important piece of leverage that they have, and the Uzbeks would have
absolutely no reason to engage."
Reacting to reports that several EU members are arguing that because the sanctions have not worked they have become an impediment for the union, Veronika Szente Goldston, HRW's advocacy director for Europe and Central Asia, said lifting sanctions would leave the EU powerless to influence Uzbekistan.
If the EU gives up "the sanctions now, they give up the most important piece of leverage that they have, and the Uzbeks would have absolutely no reason to engage," she said. "The only reason that the Uzbeks would be wanting to engage in any kind of dialogue with the EU would be to see the sanctions lifted."
Szente said the EU's own integrity as a human rights defender is at stake now that the UN's human rights body has failed to take action against Uzbekistan and the United States has also refrained from pursuing the matter.
EU Takes A Stand
In October 2005, the EU imposed a visa ban on 12 Uzbek officials considered responsible for either the Andijon events or for hindering attempts to investigate them. The EU also suspended parts of its Partnership and Cooperation Agreement with Uzbekistan, vowing to refrain from political contacts. An arms embargo was also announced.
EU diplomats now say Germany, the next holder of the EU's rotating presidency beginning in January, wants to limit sanctions to the predominantly symbolic arms embargo. EU ambassadors will discuss the issue on November 7. The following day, the EU will hold a ministerial-level Cooperation Council with Uzbekistan in Brussels. The final decision on the fate of the sanctions will be made by the EU foreign ministers, who will meet in Brussels on November 13.
By most accounts, Uzbekistan has indicated it is willing to talk about Andijon at the level of experts, relaunch a "human rights dialogue" with the EU, and bring forward the date of the promised abolition of the death penalty from 2008 to 2007.
This falls far short of the EU's initial demands, which stipulated that Uzbekistan must ensure the fairness of all Andijon-related trials, not persecute those questioning the Uzbek government's version of events, allow an independent international inquiry into the event, and respect human rights and the civil society.
Andrea Berg, HRW's Tashkent-based researcher, is one of the very few Western NGO representatives allowed to stay in the country. She said on November 6 that since October, when she took up her present position in Uzbekistan, the situation has noticeably deteriorated.
"Since January 2006 until now we have 12 local human rights defenders sentenced to prison terms between 3 1/2 and 10 years," she said. "I monitored some of these 12 trials and have to say that this was organized like a puppet theater."
Berg said rights activists on trial are regularly treated "like dogs," denied the most basic comforts, rarely allowed to see their relatives, and are tried for infractions such as "hooliganism" or "slander," which have no bearing on their predicament.
Berg said that at the trials involving more than 300 Andijon-related defendants, no one has been held accountable for the massacre itself.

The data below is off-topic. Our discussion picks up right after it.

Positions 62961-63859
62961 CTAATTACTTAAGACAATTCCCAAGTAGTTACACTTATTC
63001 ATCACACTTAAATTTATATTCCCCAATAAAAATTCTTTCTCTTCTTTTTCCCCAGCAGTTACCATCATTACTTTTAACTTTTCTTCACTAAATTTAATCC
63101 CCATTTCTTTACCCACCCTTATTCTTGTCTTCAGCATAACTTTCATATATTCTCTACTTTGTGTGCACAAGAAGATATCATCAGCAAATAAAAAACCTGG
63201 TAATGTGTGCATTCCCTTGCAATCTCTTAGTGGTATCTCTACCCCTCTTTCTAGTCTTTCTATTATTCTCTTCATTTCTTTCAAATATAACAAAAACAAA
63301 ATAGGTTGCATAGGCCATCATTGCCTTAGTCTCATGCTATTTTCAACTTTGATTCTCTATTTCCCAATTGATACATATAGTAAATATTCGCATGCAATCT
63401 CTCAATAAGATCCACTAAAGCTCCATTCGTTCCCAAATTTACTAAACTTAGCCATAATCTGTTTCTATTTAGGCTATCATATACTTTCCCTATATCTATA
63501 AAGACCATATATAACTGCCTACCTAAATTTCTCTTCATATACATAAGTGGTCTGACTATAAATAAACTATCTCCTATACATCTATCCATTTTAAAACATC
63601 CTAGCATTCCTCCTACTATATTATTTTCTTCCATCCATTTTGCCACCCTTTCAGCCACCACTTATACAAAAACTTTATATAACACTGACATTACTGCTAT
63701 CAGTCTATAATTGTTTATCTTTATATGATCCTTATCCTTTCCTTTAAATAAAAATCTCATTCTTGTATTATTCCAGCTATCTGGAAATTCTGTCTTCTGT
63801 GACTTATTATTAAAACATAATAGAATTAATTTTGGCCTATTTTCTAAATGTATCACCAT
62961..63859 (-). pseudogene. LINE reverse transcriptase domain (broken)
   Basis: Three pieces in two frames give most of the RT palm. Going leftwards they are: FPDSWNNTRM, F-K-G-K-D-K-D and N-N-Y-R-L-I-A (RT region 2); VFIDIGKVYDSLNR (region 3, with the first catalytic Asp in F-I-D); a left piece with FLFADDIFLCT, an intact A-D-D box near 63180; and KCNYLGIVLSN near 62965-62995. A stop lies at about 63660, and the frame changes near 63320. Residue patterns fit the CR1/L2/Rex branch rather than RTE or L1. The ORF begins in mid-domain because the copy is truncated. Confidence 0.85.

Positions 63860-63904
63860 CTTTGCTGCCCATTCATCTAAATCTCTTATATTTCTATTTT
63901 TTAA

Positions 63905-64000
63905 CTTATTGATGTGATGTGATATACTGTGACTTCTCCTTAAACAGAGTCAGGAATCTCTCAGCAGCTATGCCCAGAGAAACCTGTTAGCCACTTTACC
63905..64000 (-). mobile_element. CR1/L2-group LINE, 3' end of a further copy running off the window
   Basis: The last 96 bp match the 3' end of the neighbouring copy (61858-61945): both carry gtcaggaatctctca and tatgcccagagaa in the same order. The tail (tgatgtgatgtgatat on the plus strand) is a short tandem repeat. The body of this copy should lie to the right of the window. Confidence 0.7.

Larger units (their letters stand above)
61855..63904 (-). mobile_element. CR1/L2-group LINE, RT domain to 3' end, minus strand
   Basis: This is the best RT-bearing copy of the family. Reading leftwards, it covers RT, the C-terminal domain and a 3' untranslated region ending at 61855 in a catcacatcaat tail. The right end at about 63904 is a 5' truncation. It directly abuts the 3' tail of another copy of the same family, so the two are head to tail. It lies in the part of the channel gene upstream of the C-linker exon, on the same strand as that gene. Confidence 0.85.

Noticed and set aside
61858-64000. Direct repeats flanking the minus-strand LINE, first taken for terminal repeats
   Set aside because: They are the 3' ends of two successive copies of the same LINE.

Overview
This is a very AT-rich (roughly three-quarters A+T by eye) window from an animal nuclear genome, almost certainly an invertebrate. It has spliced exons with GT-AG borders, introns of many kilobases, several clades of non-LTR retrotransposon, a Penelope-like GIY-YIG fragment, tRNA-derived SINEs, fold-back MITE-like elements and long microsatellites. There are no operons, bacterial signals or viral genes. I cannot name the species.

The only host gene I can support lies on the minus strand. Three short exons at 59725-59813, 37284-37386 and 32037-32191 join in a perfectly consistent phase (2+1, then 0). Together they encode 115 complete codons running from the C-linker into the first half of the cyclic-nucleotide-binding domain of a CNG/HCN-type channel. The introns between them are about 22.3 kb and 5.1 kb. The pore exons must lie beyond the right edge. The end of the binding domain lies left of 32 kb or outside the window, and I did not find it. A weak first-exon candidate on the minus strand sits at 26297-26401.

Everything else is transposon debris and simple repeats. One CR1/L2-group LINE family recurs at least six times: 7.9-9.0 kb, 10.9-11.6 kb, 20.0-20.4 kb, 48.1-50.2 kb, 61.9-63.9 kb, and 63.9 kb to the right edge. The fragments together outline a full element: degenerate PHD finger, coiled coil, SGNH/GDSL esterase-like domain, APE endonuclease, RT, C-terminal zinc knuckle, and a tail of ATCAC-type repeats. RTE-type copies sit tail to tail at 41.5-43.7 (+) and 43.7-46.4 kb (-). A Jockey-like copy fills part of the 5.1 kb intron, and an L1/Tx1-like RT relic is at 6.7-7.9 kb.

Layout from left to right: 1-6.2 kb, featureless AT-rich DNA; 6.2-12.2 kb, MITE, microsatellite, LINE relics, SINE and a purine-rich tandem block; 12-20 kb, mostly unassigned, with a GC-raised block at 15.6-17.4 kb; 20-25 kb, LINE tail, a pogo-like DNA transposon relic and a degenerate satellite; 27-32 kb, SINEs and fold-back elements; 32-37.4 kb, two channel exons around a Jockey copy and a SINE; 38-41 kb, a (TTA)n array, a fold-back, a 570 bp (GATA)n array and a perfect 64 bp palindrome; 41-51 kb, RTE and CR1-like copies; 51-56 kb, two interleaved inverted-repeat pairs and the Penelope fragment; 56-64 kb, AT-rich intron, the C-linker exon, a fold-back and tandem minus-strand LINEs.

Contrary to the EU's demands, Uzbek authorities have also closed down virtually all Western NGOs. HRW is one of the very few exceptions, but Berg says she could be expelled "at any moment."
Domestic human rights activists and their families are constantly monitored and harassed.
Split Within EU
The main force behind the drive within the EU to reverse the sanctions, Germany, is looking to revive the EU's relations with Central Asia. Uzbekistan is one of the countries in the region the EU views as potential energy suppliers, but that is likely to remain a secondary consideration in the absence of an effective means of bypassing Russia. Germany also maintains a military air base at the southern Uzbek town of Termez.
Germany is said to be supported by Spain, with France still undecided. All three are also among those EU member states looking to improve ties with Russia.
Britain, the Netherlands, and the Nordic countries are said to resist easing sanctions.
HRW's representatives appeared bemused at the EU's decision to call a meeting with Uzbek officials before it has managed to agree on a common position among its own member states.
Berg also criticized the fact that some member states do not appear to consider joint sanctions binding for bilateral contacts. "So, several of the EU countries, among them Germany, just continued their bilateral cooperation with Uzbekistan," she said.
HRW representatives also said that the EU's newly appointed special representative for Central Asia, Pierre Morel, sent "completely the wrong" signal -- failing to meet any Western NGO personnel or local rights activists when he visited Tashkent last month.
President Karimov (left) with Russian President Putin in July 2005 (epa)
BETWEEN EAST AND WEST: One of the ramifications of the May 2005 bloodshed in Andijon has been a souring of relations between Tashkent and the West, accompanied by a raproachment between Uzbekistan and Russia. Following sharp U.S. and European criticism of the Andijon crackdown, Uzbekistan kicked the United States out of the Karshi-Khanabad air base and began actively courting Moscow.
"Today, we are reaching an unprecedented level in our relationship," Uzbek President Islam Karimov said during a November 2005 summit with Russian President Vladimir Putin, at which the leaders signed a strategic-partnership agreement. "I understand and we all understand in Uzbekistan that it is unprecedented that Russia signs such a partnership agreement with Uzbekistan."
For an annotated timeline of the Andijon events and their repercussions, click here.